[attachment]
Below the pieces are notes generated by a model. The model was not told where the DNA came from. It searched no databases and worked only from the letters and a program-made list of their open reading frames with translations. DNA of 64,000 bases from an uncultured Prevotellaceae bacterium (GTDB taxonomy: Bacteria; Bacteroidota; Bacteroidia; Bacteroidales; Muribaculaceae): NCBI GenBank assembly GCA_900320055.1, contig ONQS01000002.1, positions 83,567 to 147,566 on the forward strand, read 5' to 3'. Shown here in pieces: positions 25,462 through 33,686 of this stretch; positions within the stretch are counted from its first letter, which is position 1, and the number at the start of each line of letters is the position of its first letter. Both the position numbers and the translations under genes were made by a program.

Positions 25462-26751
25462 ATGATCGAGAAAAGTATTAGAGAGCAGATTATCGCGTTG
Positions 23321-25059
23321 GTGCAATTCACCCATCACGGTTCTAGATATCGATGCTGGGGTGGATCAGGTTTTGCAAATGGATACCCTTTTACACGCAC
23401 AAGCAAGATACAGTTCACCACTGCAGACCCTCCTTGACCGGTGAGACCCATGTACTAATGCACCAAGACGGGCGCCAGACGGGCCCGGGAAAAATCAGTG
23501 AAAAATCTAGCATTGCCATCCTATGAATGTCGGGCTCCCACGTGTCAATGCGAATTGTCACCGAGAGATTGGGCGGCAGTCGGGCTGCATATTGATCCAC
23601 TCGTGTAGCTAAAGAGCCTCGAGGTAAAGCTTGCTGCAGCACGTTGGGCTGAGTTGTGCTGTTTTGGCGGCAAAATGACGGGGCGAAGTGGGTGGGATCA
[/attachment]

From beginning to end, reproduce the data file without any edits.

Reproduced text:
Below the pieces are notes generated by a model. The model was not told where the DNA came from. It searched no databases and worked only from the letters and a program-made list of their open reading frames with translations. DNA of 64,000 bases from an uncultured Prevotellaceae bacterium (GTDB taxonomy: Bacteria; Bacteroidota; Bacteroidia; Bacteroidales; Muribaculaceae): NCBI GenBank assembly GCA_900320055.1, contig ONQS01000002.1, positions 83,567 to 147,566 on the forward strand, read 5' to 3'. Shown here in pieces: positions 25,462 through 33,686 of this stretch; positions within the stretch are counted from its first letter, which is position 1, and the number at the start of each line of letters is the position of its first letter. Both the position numbers and the translations under genes were made by a program.

Positions 25462-26751
25462 ATGATCGAGAAAAGTATTAGAGAGCAGATTATCGCGTTG
Positions 23321-25059
23321 GTGCAATTCACCCATCACGGTTCTAGATATCGATGCTGGGGTGGATCAGGTTTTGCAAATGGATACCCTTTTACACGCAC
23401 AAGCAAGATACAGTTCACCACTGCAGACCCTCCTTGACCGGTGAGACCCATGTACTAATGCACCAAGACGGGCGCCAGACGGGCCCGGGAAAAATCAGTG
23501 AAAAATCTAGCATTGCCATCCTATGAATGTCGGGCTCCCACGTGTCAATGCGAATTGTCACCGAGAGATTGGGCGGCAGTCGGGCTGCATATTGATCCAC
23601 TCGTGTAGCTAAAGAGCCTCGAGGTAAAGCTTGCTGCAGCACGTTGGGCTGAGTTGTGCTGTTTTGGCGGCAAAATGACGGGGCGAAGTGGGTGGGATCA